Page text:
Coquitlam dog ‘Gemma’ finds forever home after waiting a year to be adopted

A Coquitlam dog that captured the hearts of animal lovers across Metro Vancouver has found her forever home. Gemma, an 11-year-old husky with arthritis, had been waiting to be adopted for a year.

In late May, the City of Coquitlam posted about Gemma on social media in the hopes of finding adoptive owners.

On Monday, the City shared the happy news that the playful pup had been taken to her new home.

“Gemma has left the building! After 366 days, we are happy to share that Gemma left for her amazing forever home over the weekend.”

Gemma husky

Gemma, an 11-year-old husky, was in the care of Coquitlam’s Animal Shelter for 366 days before she was adopted. (Courtesy: Facebook/cityofcoquitlam Facebook page)

According to the city’s animal shelter, Gemma spent a little bit of time in foster homes over the winter holidays, but had been back at the shelter since January.

Despite her arthritis, Gemma is a playful dog. However, she needed a home that was child and pet-free and a place where someone could keep her company most of the time.

“She’s a geriatric dog, has separation anxiety, and some dog reactivity. So not something that the appropriate homeowner and dog owner can’t overcome, but things that are specific to her care,” explained Aaron Hilgerdenaar, bylaw enforcement and animal services manager with the City of Coquitlam.

That’s a big reason it took so long for her to be adopted.

“We take it very seriously, when we’re placing animals in people’s homes to set not only the adoptive parents up, but the animal for success in those homes,” Hilgerdenaar said, adding he’s happy they found Gemma her “unicorn home.”

“The property that she’s going to has a fenced yard. It’s over on Vancouver Island with experienced handlers who are actually looking to add a geriatric dog to their family. So it’s definitely a win-win.”

Read more: This Coquitlam dog has been waiting nine months to be adopted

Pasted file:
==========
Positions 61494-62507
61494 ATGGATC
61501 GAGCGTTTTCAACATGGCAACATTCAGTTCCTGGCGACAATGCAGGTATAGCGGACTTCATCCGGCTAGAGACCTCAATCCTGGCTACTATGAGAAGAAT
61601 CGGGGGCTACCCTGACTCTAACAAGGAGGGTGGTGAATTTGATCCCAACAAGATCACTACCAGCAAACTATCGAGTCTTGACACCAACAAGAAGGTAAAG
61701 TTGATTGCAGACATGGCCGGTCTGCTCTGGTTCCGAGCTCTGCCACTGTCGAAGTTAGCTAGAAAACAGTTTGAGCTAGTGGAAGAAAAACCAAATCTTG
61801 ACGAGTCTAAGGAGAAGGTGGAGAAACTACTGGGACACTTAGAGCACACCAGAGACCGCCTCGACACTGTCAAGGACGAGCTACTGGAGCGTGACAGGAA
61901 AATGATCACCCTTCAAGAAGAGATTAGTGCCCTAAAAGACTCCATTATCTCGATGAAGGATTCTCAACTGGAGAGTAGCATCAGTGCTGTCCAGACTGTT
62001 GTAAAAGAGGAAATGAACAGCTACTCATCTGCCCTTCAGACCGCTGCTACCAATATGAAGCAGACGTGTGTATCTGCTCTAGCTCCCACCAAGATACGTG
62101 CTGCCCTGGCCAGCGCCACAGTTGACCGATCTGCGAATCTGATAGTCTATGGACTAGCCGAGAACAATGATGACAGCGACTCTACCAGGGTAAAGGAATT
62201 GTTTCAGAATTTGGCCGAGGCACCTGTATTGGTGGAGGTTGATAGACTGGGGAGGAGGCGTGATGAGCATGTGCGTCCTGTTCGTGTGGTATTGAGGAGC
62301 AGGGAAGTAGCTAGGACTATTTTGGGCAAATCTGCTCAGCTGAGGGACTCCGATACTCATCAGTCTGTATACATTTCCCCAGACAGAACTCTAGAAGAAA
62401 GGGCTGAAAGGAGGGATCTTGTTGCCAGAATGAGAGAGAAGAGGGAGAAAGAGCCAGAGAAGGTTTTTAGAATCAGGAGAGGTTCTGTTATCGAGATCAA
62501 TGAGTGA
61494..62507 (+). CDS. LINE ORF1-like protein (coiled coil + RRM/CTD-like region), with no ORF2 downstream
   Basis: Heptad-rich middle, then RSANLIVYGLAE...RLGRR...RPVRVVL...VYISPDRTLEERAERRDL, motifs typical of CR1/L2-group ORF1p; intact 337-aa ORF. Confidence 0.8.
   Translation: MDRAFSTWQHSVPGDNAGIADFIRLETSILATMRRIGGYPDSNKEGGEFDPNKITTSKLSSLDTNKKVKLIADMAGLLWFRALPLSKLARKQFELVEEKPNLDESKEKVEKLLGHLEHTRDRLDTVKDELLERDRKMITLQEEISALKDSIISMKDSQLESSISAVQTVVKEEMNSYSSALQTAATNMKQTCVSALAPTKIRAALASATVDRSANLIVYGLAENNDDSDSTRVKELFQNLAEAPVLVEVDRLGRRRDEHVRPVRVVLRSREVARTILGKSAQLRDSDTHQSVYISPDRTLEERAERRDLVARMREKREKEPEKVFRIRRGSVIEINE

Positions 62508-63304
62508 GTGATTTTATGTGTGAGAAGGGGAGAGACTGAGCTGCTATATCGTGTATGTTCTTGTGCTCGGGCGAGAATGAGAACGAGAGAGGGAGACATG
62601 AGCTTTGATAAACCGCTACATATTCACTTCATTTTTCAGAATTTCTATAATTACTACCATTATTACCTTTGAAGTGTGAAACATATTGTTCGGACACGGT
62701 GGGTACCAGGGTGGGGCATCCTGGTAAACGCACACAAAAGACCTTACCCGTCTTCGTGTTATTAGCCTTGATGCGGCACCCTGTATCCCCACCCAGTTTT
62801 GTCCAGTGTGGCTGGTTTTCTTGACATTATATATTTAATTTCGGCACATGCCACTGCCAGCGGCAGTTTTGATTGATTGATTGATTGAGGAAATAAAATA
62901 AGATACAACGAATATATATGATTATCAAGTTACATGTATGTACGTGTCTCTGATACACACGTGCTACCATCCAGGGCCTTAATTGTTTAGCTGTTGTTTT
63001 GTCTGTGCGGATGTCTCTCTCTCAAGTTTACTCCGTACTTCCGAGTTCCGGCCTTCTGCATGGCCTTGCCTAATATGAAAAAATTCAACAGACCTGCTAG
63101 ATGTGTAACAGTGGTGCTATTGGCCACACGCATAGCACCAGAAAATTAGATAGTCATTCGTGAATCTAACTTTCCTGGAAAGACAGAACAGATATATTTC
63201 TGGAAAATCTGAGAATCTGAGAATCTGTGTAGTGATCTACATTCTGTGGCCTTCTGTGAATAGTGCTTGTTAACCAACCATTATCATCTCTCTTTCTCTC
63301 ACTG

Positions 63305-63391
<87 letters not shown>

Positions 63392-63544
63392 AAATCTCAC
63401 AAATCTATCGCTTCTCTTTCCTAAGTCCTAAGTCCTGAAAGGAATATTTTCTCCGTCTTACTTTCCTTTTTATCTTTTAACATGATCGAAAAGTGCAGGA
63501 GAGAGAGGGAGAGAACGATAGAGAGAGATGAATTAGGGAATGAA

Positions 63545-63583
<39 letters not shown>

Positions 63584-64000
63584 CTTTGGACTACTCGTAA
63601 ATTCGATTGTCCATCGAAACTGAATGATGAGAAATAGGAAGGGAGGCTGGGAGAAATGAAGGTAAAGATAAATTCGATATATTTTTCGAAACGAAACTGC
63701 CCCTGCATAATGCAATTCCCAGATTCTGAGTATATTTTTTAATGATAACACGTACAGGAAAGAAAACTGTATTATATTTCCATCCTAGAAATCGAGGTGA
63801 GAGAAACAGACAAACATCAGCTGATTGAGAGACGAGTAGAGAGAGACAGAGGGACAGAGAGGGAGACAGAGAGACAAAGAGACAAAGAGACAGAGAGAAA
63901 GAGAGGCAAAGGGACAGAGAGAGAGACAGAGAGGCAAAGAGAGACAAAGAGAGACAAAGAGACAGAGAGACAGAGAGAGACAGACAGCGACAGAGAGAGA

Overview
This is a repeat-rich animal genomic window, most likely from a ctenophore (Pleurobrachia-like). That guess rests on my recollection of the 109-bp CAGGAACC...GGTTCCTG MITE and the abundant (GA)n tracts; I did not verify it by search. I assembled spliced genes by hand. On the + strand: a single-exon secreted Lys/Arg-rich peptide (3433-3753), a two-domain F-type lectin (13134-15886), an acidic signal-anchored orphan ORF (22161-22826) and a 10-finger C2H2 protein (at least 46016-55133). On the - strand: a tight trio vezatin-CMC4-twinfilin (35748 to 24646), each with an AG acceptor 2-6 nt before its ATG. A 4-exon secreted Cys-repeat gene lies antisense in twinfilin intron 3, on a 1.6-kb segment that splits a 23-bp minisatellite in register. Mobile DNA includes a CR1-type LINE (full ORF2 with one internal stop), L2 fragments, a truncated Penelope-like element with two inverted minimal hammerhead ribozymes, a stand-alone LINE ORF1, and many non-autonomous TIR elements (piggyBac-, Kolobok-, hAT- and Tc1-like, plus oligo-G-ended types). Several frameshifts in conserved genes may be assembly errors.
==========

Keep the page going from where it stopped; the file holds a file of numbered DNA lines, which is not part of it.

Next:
Older dogs are much more difficult to place in homes compared to puppies, and while Gemma’s wait for adoption was unusually long, Hilgerdenaar says they’re generally seeing animals stay in shelters for longer periods of time.

“We would encourage anybody who’s looking to add a family member to look first at local animal shelters, because many of us are getting quite full.”

When people were spending more time at home during the pandemic, Hilgerdenaar says the number of dogs in need of homes were at a minimum.

“During the pandemic, there was a point in time where we didn’t have any animals, specifically dogs, up for adoption. We still had a lot of small animals like bunnies and guinea pigs and cats, etc. But dogs, it was very hard to find a dog during the pandemic. Now that things are starting back up, in terms of people going back to work, we’re finding that thirst for adding an animal to their family has kind of subsided.”

When the city originally posted in late May about Gemma’s long wait for adoption, her photo was shared hundreds of times on social media.

“Gemma proved to be quite the star,” Hilgerdenaar said. “I think that Gemma is indicative of animals that aren’t talked about in shelters all the time. Gemma is just a specific case that got a lot of uptick and community interest. We had children doing drawings and all that type of stuff.”

Gemma husky

A photo shared on May 25, 2022 of Gemma, an 11-year-old husky. Gemma was in the care of Coquitlam’s Animal Shelter for 366 days before she was adopted. (Courtesy: Facebook/cityofcoquitlam)

The city’s post about Gemma led to a lot of calls to the shelter about whether people could offer a suitable home. But given her specific needs, most people were told no. However, some of those calls did lead to the adoption of other animals.

“When people come to us, they fill out an application form and it’s reviewed by multiple staff members. And sometimes people apply for an animal that may not best fit their lifestyle or their home or their community or their experience level. But another animal may be right. So, that’s something that we always look forward to,” Hilgerdenaar explained.

The City of Coquitlam has dogs, cats, ferrets, Guinea pigs, birds, and bunnies up for adoption. If you think you can provide a forever home, click here for more information.

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